May 25th, 2015
Sidney, BC: It is now recognized that coastal bears are often tightly coupled to spawning Pacific salmon. However, as mobile, opportunistic and abundant animals in coastal ecosystems, bears also interact with a range of other taxa, including other spawning fishes.
Each year, Pacific herring, a small silvery fish with profound ecological, cultural, and economic importance, participates in one of nature’s most spectacular events. Despite population reductions throughout parts of their range, often substantial aggregations of Pacific herring still spawn on nearshore and intertidal substrates along the Pacific coast of North America and beyond. At these events, the water turns chalk white with milt (sperm) and dense layers of eggs are laid upon the beaches, kelp forests and seafloor.
Local and traditional knowledge holders have long been aware of the relationships between black bears and Pacific herring, but science lagged behind. For the first time, scientists from Raincoast Conservation Foundation and the University of Victoria have documented that black bears rely on herring eggs that wash up into intertidal zones. Published in the scientific journal BMC Ecology and entitled Novel species interactions: American black bears respond to Pacific herring spawn, we documented that bears responded positively to herring eggs, with bears being more frequent at large spawn events. Further, the greater the amount of eggs available to bears on spawn beaches, the more eggs bears ate, with eggs being consumed by bears for over five weeks from single spawn events in Quatsino Sound, British Columbia.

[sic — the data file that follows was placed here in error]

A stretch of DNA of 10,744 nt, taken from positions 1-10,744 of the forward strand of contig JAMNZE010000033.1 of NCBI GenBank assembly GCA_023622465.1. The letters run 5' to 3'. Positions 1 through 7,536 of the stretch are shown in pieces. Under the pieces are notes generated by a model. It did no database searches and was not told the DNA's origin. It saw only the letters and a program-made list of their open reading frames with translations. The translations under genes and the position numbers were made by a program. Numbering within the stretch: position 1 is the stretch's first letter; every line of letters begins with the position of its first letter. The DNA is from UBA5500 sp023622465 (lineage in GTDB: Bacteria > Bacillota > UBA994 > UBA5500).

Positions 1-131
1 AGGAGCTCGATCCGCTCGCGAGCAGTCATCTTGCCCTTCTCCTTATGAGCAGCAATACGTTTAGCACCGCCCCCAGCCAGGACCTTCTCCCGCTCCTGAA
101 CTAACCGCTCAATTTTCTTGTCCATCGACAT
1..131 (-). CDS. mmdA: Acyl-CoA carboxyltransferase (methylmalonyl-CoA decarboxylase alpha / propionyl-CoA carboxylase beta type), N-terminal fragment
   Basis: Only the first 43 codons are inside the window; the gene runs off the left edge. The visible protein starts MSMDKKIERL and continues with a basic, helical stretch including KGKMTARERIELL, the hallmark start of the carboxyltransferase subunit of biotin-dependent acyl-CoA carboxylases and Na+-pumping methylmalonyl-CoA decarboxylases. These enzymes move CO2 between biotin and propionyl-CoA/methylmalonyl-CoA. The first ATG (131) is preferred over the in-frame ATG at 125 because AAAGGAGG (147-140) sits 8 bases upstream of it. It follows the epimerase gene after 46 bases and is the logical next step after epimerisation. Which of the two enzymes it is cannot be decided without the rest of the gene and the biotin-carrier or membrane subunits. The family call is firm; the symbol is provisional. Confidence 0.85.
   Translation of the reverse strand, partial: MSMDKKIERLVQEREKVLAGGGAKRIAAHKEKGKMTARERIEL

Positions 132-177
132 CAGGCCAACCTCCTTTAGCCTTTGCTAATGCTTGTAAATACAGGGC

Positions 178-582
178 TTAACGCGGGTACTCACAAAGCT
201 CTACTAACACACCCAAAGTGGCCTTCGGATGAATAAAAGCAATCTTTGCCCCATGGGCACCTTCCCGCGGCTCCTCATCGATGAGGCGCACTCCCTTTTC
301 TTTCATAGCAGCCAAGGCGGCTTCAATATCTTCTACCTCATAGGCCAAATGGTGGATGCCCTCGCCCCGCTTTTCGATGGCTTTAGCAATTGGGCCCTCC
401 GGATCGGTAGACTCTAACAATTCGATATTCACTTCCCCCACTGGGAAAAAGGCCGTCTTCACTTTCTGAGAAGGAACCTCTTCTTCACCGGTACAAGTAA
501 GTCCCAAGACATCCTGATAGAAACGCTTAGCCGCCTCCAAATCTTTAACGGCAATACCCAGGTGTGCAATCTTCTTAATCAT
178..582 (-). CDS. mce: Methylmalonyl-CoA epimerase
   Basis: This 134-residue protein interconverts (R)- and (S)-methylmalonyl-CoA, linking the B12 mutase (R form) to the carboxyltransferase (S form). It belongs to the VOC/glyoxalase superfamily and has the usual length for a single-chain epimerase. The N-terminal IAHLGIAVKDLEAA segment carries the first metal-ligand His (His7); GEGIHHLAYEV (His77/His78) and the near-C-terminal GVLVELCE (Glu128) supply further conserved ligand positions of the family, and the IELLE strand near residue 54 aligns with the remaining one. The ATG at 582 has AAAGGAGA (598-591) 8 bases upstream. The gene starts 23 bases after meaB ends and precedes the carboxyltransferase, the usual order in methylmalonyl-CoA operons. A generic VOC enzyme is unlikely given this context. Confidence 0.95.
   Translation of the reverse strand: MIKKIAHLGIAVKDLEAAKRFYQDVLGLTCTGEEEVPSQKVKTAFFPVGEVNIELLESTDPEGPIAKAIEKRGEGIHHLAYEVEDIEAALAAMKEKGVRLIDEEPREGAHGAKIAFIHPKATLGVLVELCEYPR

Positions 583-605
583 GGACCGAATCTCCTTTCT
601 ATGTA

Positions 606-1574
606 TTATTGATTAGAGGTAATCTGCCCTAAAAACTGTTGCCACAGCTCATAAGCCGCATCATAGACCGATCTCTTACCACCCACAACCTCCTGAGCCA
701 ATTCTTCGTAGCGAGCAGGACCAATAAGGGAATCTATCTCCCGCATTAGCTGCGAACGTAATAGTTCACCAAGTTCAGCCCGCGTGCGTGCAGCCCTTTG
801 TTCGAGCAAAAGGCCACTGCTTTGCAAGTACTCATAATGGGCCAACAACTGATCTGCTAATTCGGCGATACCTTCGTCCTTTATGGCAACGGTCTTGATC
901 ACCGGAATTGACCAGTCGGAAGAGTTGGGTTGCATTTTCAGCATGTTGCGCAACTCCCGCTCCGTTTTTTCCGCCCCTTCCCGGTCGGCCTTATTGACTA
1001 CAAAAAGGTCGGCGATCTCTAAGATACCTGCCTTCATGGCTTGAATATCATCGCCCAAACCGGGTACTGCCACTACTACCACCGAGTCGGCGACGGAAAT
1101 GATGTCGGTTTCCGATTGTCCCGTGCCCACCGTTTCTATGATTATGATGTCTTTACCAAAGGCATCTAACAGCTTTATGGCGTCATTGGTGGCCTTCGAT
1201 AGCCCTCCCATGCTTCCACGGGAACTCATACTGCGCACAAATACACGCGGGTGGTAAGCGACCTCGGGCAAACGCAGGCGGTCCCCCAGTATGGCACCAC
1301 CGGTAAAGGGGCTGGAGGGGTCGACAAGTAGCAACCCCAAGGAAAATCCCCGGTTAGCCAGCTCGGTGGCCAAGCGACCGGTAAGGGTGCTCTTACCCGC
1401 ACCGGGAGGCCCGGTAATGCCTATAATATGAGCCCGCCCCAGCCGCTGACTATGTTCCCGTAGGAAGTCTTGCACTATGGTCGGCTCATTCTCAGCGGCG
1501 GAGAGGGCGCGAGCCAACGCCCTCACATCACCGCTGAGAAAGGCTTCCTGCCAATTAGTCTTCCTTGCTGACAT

Why are these findings important? According to postdoctoral fellow Dr. Caroline Fox, “this is the first scientific evidence of a cross-ecosystem interaction between Pacific herring and black bears, two prominent species that play substantive roles in coastal ecosystems but which have not been previously linked.”
Because these bear-herring interactions were potentially stronger and more widespread historically, Dr. Paul Paquet says that “the documentation of these interactions highlights the paucity of knowledge regarding species and ecosystem interactions and in turn, the lack of information regarding their potential decline.”
For more information contact:
Dr. Caroline Fox, Postdoctoral Fellow, Raincoast Conservation Foundation & Department of Geography, University of Victoria, tel: (250) 812 1956, email: firstname.lastname@example.org
Dr. Paul Paquet, Senior Scientist, Raincoast Conservation Foundation & Adjunct Professor, Department of Geography, University of Victoria, tel: (306) 376 2015, email: email@example.com